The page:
The Musical Path To God
It was a warm August night under the stars. The lead guitar sent a piercing, melodic riff skittering out across the crowd. We leapt to our feet, whooping, shouting. We knew this song. Ready to sing! Suddenly thousands of people were belting out a song that overwhelmed the sound of the band. Everyone was swaying, arms waving, exulting. Perfect strangers clapped each other on the back.
As the song wound down, I looked at the scene around me. This was a communal religious experience, what the ancient Greeks called ekstasis. Most everyone is embarrassed to sing in public, yet in this moment everyone was Freddie Mercury. We didn’t care what people thought of us. The boundaries we carefully tend between ourselves and others, between ourselves and the natural world under the stars, dissolved slightly. It was clearly an ecstatic experience.
“Music, uniquely among the arts, is both completely abstract and profoundly emotional,” Oliver Sacks wrote in seeking to understand music’s unique power over us. Even hardened atheists, like Kurt Vonnegut knelt before a melody. “The only proof you need that there is a God,” he wrote, “is music.” And the German philosopher Friedrich Nietzsche, the one who famously declared that “God is dead,” had second thoughts in the presence of a song. “God has given us music,” he allowed, “so that above all it can lead us upwards.”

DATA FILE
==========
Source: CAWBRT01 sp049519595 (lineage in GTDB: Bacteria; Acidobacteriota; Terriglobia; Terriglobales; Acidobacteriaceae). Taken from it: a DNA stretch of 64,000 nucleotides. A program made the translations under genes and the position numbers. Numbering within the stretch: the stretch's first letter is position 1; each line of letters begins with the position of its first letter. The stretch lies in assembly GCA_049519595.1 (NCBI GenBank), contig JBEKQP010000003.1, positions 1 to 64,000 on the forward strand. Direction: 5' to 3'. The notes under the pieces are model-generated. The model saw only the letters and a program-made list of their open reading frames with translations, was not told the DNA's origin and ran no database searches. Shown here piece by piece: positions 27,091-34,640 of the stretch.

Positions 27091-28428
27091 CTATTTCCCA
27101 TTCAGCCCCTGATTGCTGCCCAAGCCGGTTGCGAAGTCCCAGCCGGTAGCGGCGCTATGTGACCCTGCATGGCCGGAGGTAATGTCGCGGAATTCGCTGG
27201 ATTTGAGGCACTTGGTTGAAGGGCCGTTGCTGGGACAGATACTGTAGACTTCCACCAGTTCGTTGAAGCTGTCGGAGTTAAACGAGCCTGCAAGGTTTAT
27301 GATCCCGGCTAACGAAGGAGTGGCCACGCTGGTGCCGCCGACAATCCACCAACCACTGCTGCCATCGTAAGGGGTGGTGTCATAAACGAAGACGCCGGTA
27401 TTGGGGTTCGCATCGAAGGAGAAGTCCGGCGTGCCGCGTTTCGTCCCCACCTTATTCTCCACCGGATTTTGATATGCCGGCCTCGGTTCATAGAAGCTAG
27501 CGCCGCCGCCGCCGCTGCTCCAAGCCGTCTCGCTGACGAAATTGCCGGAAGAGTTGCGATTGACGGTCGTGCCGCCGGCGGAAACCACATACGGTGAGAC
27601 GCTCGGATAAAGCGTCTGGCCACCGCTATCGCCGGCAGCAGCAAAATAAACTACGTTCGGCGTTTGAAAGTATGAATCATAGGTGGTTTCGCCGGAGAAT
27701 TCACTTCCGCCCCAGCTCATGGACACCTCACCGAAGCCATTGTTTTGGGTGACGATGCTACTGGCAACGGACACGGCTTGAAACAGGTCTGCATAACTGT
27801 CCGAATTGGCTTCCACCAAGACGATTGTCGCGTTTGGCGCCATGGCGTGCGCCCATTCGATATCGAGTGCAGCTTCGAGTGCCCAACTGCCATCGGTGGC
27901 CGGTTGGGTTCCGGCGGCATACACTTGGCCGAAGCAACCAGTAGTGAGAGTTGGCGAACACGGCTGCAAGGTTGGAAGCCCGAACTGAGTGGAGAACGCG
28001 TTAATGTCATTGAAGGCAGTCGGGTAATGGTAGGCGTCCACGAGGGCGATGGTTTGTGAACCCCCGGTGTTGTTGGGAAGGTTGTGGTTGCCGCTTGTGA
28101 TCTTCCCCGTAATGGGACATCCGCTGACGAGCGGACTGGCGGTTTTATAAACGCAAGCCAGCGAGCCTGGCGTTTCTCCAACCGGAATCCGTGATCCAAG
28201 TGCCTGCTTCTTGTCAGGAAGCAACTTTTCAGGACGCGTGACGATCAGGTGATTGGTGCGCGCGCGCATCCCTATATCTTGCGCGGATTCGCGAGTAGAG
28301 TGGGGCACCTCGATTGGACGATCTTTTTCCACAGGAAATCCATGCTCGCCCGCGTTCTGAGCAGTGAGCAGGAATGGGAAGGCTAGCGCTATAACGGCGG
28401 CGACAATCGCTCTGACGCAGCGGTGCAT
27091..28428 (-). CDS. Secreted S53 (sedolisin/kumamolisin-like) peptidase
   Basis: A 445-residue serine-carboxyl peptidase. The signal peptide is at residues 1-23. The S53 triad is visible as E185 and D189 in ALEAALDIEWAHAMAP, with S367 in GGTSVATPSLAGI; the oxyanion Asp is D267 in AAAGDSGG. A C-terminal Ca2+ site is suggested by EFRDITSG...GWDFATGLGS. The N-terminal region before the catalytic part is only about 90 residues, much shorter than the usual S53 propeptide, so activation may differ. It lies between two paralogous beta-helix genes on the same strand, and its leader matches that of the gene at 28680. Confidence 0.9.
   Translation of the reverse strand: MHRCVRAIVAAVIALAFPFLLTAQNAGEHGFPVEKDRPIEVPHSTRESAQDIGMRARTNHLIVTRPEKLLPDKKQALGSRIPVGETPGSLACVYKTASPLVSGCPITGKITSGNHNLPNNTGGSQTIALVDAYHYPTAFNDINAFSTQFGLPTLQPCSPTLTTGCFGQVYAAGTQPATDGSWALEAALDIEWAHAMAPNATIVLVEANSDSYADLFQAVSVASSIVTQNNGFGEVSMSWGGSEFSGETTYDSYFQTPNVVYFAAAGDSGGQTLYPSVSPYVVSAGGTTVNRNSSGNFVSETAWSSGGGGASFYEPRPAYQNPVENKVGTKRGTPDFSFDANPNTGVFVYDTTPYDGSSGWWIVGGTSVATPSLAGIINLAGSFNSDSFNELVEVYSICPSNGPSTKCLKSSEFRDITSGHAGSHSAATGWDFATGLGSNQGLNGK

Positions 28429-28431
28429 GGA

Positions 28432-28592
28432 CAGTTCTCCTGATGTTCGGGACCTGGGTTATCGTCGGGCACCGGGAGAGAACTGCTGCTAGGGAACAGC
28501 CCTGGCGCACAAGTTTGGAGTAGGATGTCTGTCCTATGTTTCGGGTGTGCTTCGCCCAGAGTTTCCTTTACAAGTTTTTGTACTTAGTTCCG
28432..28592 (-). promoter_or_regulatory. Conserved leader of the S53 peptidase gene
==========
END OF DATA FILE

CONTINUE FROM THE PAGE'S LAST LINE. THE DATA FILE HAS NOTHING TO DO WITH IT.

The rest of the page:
In other words, when exquisite music is washing over you, it’s almost impossible not to know the presence of God. Therein lies perhaps the easiest path to the divine. You know the real presence of God the same way you know the real presence of music. It is “completely abstract,” as Sacks notes, and yet music is intensely physical, sound waves literally pulsing and penetrating our flesh (to sit in the front rows of a concert is to be pummeled, ravished). I see in this power—both invisible and physical in the same instant—a manifestation of the eternal. It’s that easy to know God—it’s just how we know music. Don’t try to make it any harder than that.
As the poet Rumi wrote:
We have fallen into the place
Where everything is music . . .
Stop the words now.
Open the window in the center of your chest,
and let the spirits fly in and out.
If you’d like to read the whole poem, you can find it here.